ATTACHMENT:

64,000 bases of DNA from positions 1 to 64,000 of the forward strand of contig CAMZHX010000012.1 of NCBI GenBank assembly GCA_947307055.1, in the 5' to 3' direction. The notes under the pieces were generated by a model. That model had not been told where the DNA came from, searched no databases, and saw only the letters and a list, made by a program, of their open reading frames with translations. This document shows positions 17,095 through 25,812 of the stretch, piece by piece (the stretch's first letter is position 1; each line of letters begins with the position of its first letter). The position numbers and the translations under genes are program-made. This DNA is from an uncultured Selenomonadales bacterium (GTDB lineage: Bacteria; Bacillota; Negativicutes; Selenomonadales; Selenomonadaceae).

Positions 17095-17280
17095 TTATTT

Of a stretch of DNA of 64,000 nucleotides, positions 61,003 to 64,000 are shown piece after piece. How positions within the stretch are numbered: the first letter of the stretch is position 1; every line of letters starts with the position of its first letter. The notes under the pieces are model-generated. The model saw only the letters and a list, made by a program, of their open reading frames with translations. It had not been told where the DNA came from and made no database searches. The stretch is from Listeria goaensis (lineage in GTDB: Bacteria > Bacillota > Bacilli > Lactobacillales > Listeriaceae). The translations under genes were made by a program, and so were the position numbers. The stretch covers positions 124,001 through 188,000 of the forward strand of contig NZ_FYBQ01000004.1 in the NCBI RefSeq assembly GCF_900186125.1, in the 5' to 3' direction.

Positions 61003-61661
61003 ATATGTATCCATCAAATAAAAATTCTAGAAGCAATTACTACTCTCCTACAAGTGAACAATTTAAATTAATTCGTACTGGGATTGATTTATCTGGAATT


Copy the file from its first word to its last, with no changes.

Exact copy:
64,000 bases of DNA from positions 1 to 64,000 of the forward strand of contig CAMZHX010000012.1 of NCBI GenBank assembly GCA_947307055.1, in the 5' to 3' direction. The notes under the pieces were generated by a model. That model had not been told where the DNA came from, searched no databases, and saw only the letters and a list, made by a program, of their open reading frames with translations. This document shows positions 17,095 through 25,812 of the stretch, piece by piece (the stretch's first letter is position 1; each line of letters begins with the position of its first letter). The position numbers and the translations under genes are program-made. This DNA is from an uncultured Selenomonadales bacterium (GTDB lineage: Bacteria; Bacillota; Negativicutes; Selenomonadales; Selenomonadaceae).

Positions 17095-17280
17095 TTATTT

Of a stretch of DNA of 64,000 nucleotides, positions 61,003 to 64,000 are shown piece after piece. How positions within the stretch are numbered: the first letter of the stretch is position 1; every line of letters starts with the position of its first letter. The notes under the pieces are model-generated. The model saw only the letters and a list, made by a program, of their open reading frames with translations. It had not been told where the DNA came from and made no database searches. The stretch is from Listeria goaensis (lineage in GTDB: Bacteria > Bacillota > Bacilli > Lactobacillales > Listeriaceae). The translations under genes were made by a program, and so were the position numbers. The stretch covers positions 124,001 through 188,000 of the forward strand of contig NZ_FYBQ01000004.1 in the NCBI RefSeq assembly GCF_900186125.1, in the 5' to 3' direction.

Positions 61003-61661
61003 ATATGTATCCATCAAATAAAAATTCTAGAAGCAATTACTACTCTCCTACAAGTGAACAATTTAAATTAATTCGTACTGGGATTGATTTATCTGGAATT